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Excerpt from Oral History Interview with Jim Goodnight, July 22, 1999. Interview I-0073. Southern Oral History Program Collection (#4007) See Entire Interview >>

Ambivalence about business-political partnerships

Goodnight resents the North Carolina legislature's use of taxpayer dollars to lure outside companies to the state. He feels that his area has enough companies and recalls that as a North Carolinian, he never received such an incentive. He state did recently lower SAS's tax burden, however.

Citing this Excerpt

Oral History Interview with Jim Goodnight, July 22, 1999. Interview I-0073. Southern Oral History Program Collection (#4007) in the Southern Oral History Program Collection, Southern Historical Collection, Wilson Library, University of North Carolina at Chapel Hill.

Full Text of the Excerpt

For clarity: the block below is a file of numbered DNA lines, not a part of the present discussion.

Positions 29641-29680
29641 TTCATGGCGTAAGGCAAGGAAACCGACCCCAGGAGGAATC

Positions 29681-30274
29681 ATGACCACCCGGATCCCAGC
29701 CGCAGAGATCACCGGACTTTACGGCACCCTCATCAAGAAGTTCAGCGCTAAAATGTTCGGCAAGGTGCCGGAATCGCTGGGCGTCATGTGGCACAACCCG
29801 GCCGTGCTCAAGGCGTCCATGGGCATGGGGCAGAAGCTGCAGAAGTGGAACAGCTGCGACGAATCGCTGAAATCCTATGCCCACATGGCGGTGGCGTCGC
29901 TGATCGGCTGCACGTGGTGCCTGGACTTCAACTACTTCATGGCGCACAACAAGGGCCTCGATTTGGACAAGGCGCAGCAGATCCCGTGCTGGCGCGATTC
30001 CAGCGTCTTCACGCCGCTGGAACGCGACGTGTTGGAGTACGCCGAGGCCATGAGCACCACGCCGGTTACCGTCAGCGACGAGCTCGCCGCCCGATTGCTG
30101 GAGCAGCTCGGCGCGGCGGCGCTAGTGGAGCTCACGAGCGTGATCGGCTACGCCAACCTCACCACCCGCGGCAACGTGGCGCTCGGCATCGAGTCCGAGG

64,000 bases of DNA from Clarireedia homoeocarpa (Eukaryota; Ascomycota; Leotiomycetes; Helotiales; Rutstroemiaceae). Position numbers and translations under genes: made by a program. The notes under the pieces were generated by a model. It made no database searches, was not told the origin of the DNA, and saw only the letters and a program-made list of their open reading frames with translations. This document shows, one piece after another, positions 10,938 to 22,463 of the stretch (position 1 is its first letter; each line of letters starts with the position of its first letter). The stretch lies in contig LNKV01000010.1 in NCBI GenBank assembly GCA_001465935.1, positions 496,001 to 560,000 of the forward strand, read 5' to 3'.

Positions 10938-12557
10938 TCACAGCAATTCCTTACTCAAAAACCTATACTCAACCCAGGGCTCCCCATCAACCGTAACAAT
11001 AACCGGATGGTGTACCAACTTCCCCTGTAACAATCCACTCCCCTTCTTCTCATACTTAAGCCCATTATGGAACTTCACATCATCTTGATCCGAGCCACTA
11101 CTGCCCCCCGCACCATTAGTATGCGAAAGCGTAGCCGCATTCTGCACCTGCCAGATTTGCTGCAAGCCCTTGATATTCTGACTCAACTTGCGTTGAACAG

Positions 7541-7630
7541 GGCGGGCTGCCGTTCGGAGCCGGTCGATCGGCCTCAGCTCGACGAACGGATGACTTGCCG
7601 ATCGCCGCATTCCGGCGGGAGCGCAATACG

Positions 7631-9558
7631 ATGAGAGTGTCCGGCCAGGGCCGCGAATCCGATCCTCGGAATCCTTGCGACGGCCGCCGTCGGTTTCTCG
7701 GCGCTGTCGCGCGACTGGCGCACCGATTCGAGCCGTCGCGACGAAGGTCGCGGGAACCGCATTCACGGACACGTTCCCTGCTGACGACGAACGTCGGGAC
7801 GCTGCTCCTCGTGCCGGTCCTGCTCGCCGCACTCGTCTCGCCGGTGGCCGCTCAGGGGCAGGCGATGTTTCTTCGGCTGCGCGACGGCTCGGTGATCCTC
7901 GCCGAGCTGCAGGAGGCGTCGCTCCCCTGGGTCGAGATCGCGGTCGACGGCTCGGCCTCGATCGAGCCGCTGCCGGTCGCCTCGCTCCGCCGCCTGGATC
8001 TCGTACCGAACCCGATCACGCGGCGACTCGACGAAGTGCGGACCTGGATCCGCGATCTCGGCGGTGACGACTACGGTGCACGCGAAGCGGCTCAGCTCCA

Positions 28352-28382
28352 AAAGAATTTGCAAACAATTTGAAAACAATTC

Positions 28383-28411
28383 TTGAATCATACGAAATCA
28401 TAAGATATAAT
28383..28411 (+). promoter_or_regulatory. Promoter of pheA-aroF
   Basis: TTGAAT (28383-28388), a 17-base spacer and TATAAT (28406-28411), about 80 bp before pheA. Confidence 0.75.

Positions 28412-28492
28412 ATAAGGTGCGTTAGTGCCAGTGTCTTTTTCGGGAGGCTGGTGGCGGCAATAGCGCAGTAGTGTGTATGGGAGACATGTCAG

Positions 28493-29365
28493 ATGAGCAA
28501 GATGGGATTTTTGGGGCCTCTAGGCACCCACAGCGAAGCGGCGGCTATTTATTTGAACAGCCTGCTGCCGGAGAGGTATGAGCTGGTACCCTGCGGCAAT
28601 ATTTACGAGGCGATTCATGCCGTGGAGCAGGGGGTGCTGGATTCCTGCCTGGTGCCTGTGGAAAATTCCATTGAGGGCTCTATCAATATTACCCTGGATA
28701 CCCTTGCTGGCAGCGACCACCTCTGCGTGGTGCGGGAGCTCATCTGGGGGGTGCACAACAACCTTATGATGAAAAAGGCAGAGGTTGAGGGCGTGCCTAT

JM: How about another one of these broad sort of philosophical things? [What is] your view of the role of the state, of government, in influencing and regulating the business marketplace? Has North Carolina been, in your judgement, a good place to do business? Have you been happy with the nature of the state's involvement in--. JG: North Carolina's been a good place to do business. My only real complaint about it is they take taxpayer dollars that we put in to pay other companies to come here. I think that's one thing that they ought to get rid of. It bothers me when I’m sitting here paying max taxes, and they're trying to get another company to come in and they're offering them free taxes for years. They never offered that to me. I do find that a little resentful. Especially [because] in this area of the state, we don’t need anymore businesses. Our roads are chock full already. The infrastructure has not kept pace with the growth. JM: The software industry isn't so much subject to these concerns, but any particular political or regulatory decision taken that had any real impact on the company? JG: Regulatory? Not really. I think we've seen some benefits from things like the R&D tax credit that we had. North Carolina has just recently passed the approval to continue that regardless of whether the federal government does or not. That's been a very good boon for us. Basically, it reduces the amount of taxes we have to pay. JM: Have you had to spend much of your time or much of your money trying to influence anybody in Raleigh or anybody up in Washington over time? JG: No, not much at all. I guess in the last few years I have paid a little bit more attention to politics because the politicians all have come to me wanting money.